August 29, 2002

Spam Filtering - To Do or Not To Do

Spam has become an increasing problem. There are many ways of fighting spam. Relay blacklists and filtering out e-mail without the correct To: header was the first generation of spam filtering. Seldom was it very successfull, atleast not for me. The blacklists took some, and some very na´ve filtering rules in procmail took some more, but still, spam was a nuisance.

Just before the summer I installed SpamAssassin, a tool that uses a whole array of different techniques to identify spam, including both RBL checks and more advanced header analysis. The installation was a big success, and since June 10 I have filtered out some 2000 spam messages.

The big success criteria of any spam filtering software package is its ability to filter out spam without a) filtering out non-spam and b) letting through spam. Spam filtering is very much like Hypothesis Testing in Statistics. Set H0 to be 'e-mail is a legitimate message' (i.e. non-spam). Now, rejecting H0 would lead to the classic Type I error and a false classification of the message. Accepting H0 when it is indeed false (i.e. when the message is a spam) is called a Type II error.

In the world of statistics the probability of committing a Type I error is commonly known as alpha, whereas the probability of committing a Type II error is known as beta.

Out of the two I would believe that the Type I error is the most serious one. The fear of loosing the e-mail from a long lost friend or the incredible job-offer makes it all slightly troublesome. But on the other hand if P(Type II) gets too big you are really back to square one with flooded mailboxes.

I have never really studied the results in my spam folder (except for searching for the extremes - spam achieving some 40 points in the SpamAssassing scoring system. The next task would be to see if the scores have a normal distribution, and then maybe calculate the risk of doing the so much feared Type I error.


In Anti Filter, Kalsey Consulting voices the possibilities of helping 'rightful' spammers to avoid being treated as spam. In SpamAssassin this means to lower the score for each single message. In a perfect world this sounds like a good idea, but in the real world one could guarantee only one thing - that spammers would take advantage of the same research to lower the score on illegitimate spam too. (Anders has a rather sharp reply to Kalsey.)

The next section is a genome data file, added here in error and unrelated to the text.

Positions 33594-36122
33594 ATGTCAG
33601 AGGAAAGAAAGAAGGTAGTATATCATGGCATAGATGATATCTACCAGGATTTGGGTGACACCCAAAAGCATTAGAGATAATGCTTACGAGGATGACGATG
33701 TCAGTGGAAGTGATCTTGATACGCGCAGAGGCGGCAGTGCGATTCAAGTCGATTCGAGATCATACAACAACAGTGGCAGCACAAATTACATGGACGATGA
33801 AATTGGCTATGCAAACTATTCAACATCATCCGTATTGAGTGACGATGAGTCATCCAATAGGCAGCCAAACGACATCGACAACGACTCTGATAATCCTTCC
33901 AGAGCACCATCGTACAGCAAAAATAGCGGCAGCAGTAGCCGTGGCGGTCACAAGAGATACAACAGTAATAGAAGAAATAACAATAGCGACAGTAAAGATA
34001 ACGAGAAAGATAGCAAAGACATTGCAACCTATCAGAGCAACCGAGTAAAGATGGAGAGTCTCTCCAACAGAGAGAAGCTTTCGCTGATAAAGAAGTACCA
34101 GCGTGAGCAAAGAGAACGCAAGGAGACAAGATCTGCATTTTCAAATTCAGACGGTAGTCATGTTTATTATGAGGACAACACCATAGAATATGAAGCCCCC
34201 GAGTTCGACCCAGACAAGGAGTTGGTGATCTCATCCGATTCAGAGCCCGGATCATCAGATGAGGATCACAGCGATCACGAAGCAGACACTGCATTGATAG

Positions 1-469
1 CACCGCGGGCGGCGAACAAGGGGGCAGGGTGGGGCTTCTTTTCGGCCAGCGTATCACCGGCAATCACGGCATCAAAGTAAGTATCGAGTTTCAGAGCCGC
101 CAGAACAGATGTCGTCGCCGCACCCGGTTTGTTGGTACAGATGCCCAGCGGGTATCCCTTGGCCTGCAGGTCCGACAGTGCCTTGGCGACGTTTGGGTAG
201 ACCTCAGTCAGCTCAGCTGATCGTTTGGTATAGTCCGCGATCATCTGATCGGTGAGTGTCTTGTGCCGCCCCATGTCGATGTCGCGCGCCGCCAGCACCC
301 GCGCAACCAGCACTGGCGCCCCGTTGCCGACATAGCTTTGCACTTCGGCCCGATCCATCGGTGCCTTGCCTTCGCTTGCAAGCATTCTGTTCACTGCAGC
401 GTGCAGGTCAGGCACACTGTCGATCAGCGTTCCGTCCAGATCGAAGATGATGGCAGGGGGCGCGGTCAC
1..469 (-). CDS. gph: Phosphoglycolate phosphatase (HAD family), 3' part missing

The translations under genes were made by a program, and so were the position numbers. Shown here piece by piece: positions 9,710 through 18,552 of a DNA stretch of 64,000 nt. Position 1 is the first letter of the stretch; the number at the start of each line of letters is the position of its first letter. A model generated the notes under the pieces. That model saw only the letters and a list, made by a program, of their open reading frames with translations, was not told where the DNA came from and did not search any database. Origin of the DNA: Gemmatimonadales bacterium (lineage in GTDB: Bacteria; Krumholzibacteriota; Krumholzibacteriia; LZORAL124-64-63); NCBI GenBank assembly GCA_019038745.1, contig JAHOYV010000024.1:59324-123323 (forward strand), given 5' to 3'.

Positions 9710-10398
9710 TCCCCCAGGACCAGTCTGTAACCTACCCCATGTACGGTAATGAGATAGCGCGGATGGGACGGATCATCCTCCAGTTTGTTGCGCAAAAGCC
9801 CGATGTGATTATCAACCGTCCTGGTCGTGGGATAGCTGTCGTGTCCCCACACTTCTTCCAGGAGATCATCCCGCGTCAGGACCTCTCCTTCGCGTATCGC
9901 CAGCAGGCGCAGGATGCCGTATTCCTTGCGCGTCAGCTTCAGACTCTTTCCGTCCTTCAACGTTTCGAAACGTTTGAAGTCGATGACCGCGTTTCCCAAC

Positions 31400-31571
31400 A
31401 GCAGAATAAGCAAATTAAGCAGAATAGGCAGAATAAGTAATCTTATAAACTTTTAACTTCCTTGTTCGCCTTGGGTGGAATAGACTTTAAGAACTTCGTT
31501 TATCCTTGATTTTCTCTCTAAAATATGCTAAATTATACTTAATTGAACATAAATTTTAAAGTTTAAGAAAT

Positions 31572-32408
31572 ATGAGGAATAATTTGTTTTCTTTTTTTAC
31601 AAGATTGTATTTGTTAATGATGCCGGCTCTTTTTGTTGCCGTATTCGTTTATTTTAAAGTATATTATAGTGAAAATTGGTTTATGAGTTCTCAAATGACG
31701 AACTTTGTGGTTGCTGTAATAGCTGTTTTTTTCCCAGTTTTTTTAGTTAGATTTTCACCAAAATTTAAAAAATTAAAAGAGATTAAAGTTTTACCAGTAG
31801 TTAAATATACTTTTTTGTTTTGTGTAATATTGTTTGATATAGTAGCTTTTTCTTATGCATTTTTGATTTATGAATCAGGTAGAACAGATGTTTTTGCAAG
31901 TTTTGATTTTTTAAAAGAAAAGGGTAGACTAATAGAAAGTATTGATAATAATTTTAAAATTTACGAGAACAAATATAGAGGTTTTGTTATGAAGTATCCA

Well, needless to say, spammers will adopt to software like SpamAssassin, how do they actually manage to send out spam with a total score of 40 anyway? (Read more on the SpamAssassin scoring system.) Come Darwin...

Stay tuned for a statistical study of a mailbox... is there a unique P(Type I) and a P(Type II)? What would be the optimal trigger level?

Posted by ludvig at August 29, 2002 12:35 AM | TrackBack

This argument has some parallels to arguments in the security industry. Do you publish exploits so that administrators, who have a legitimate need to know, can be aware of them? Or does the publishing of exploits only help hackers?

There are two classes of hackers. Those who understand the systems they are cracking and those who use tools created by others to hack by numbers. The second group are often referred to as "script kiddies." They couldn't really hack a system without pre-made hacking tools, and most don't have any idea why the hacks actually work. The first group has an understanding of network protocols, memory buffers, and the underbelly of operating systems.

If exploits were not published, the serious hackers would still be able to find and exploit vulnerabilities in systems, but the script kiddies would not.

The same goes for spam. The vast majority of spammers are "spam kiddies" that don't understand the concepts of open relays, filtering algorithms, and regular expressions. Even if you patiently explained to them exactly how to get past your filters, they couldn't do it.

The other spammers are sophisticated and pour money and sweat into research on bypassing spam filters. These people don't need someone like me to tell them the basics about how spam filters work. They could probably teach me a thing ot two about it.

So by helping marketers understand spam filters, you aren't likely to provide much help to spammers.

Posted by: Adam Kalsey at August 30, 2002 05:07 AM
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